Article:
Well here we are — it’s been quite the journey, hasn’t it? You’ve done the work: you got to know yourself and your customers better, and now you’re ready to take the plunge and create personas that will shape interactions with your customers for the foreseeable future. So let’s get down to it.
As we get started, keep in mind that your personas will likely be broken out into a few groups. Look at your most strategic and profitable products. Are the audiences the same? If not, treat each market separately. If you’re selling something with a high price point or a complex buying process, are there many people who need to weigh in on that purchase? If so, you’ll want to treat each person in that process with the same care that you do the one writing the check (or pushing “send” on the transfer), because understanding their roles can be critical to your success.
There are three ways you can consolidate and express your persona information, which I’ll discuss below. To be fully prepared, you’ll want to execute on two out of these three methods. Of course, if you’re an overachiever, there’s no harm in doing all three.
The Narrative Persona
A narrative persona breaks out each buyer and the associated stakeholders into a story-driven format. It becomes a longer form description that helps people understand the person as a whole. This format is an excellent way to take a deep dive into your customer’s psyche and/or if you only have one buyer in your buying process.
When fleshing out the portrait of a customer (like Overachieving Annie here), you should ask yourself the following questions — and document the answers in a way that tells a story:
Get creative! The more detail you put into your narrative personas, the more “real” this segment of your customer base will be, leading to finely-tuned messaging and laser-focused decision making. Give your segments names, associate images with them, and do anything else you feel is necessary to breathe life into them as real people. The documentation surrounding your narrative personas should include words and pictures; one of my favorite methods is to make slides that contain some of the above questions (and their answers) as well as mood or image boards, to help capture the look and feel of the persona in as complete a way as possible.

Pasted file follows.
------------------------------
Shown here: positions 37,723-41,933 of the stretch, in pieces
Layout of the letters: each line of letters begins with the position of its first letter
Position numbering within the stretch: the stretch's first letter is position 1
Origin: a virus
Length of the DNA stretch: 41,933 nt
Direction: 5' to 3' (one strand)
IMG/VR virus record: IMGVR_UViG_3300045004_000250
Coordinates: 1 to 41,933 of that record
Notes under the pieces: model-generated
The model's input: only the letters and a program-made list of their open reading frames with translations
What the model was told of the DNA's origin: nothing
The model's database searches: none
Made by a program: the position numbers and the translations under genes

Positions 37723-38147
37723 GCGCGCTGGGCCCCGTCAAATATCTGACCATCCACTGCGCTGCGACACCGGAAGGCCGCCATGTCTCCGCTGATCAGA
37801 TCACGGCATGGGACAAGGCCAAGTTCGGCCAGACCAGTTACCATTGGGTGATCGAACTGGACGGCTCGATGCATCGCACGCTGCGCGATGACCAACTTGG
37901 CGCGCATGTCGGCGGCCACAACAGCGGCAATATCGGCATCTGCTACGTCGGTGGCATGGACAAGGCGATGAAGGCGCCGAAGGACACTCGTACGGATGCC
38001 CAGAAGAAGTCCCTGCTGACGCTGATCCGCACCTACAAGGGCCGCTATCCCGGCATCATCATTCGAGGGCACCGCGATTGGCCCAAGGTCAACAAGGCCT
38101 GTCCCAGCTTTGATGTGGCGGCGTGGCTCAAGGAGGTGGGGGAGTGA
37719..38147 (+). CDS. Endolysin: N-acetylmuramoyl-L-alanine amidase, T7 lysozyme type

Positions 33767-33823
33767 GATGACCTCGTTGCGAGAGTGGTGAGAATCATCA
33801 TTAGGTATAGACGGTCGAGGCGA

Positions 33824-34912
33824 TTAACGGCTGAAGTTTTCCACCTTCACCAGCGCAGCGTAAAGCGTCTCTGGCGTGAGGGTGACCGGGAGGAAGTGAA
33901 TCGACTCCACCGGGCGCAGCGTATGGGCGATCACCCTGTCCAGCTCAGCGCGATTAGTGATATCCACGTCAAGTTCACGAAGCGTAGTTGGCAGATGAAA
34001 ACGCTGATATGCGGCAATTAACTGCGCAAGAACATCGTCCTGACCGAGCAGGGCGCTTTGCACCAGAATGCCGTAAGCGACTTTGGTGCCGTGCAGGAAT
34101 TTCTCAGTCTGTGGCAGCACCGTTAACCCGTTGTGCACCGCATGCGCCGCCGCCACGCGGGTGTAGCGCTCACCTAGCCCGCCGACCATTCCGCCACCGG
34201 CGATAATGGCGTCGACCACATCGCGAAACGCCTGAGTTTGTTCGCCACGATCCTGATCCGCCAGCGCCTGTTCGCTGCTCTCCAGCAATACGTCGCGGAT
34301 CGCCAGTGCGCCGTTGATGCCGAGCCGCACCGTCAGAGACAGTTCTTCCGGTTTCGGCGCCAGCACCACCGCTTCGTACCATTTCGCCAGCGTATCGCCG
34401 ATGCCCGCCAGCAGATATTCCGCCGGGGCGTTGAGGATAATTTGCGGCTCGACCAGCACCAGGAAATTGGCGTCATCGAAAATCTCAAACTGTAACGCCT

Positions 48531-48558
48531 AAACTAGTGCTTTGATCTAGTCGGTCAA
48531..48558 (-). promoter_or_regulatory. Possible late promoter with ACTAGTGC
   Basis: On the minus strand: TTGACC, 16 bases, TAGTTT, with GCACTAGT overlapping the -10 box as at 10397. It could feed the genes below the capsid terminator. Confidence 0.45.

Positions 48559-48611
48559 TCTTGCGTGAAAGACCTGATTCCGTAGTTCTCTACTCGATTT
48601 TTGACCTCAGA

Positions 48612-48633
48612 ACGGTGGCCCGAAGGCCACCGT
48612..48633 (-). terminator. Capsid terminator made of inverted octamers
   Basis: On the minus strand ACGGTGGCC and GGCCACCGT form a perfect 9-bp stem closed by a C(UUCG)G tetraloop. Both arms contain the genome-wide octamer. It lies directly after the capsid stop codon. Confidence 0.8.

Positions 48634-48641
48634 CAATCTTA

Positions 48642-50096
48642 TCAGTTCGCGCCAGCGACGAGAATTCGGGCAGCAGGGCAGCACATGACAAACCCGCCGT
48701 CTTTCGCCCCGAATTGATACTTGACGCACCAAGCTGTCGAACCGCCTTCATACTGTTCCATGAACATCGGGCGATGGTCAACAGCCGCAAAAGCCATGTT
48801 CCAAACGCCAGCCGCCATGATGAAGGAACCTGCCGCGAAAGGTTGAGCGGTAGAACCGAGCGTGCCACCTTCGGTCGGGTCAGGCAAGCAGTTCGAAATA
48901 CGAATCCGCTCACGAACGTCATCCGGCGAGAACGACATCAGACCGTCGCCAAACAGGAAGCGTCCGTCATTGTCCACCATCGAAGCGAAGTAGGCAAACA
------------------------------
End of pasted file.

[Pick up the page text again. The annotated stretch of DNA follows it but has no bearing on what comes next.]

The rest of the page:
The Persona Grid
The persona grid is imperative if you have a complex buying process. A single persona grid can help you flesh out the role of each individual that impacts the buying process — especially useful for B2B markets. In the B2B space, it’s not unusual to have a researcher, a decision maker, and a leadership stakeholder and/or a check-writer — sometimes in addition to your primary contact, who may or may not be the end user. By understanding each of these people, you can better create content for each of them to help overcome obstacles. You can also help craft a customer journey knowing each of these people is impacted by pressures outside of themselves. Persona grids look a little like this:
This approach is also a winner because it fits on one page and can be tacked up in a space for your marketers and writers to use as a reference!
The Persona Profile
These profiles combine certain aspects of the narrative (visual, story-driven) with the grid (concise, printable) to create something that’s also suitable to hang up in a workspace. I’ve seen this done at companies to remind everyone at every level of the company who the customer is and why the company’s efforts are important. It’s a pretty fun idea. And although this isn’t a method I usually implement for my clients, it can be extremely useful. Persona profiles typically include:
I'm a veteran digital marketer whose career has grown up with the Internet.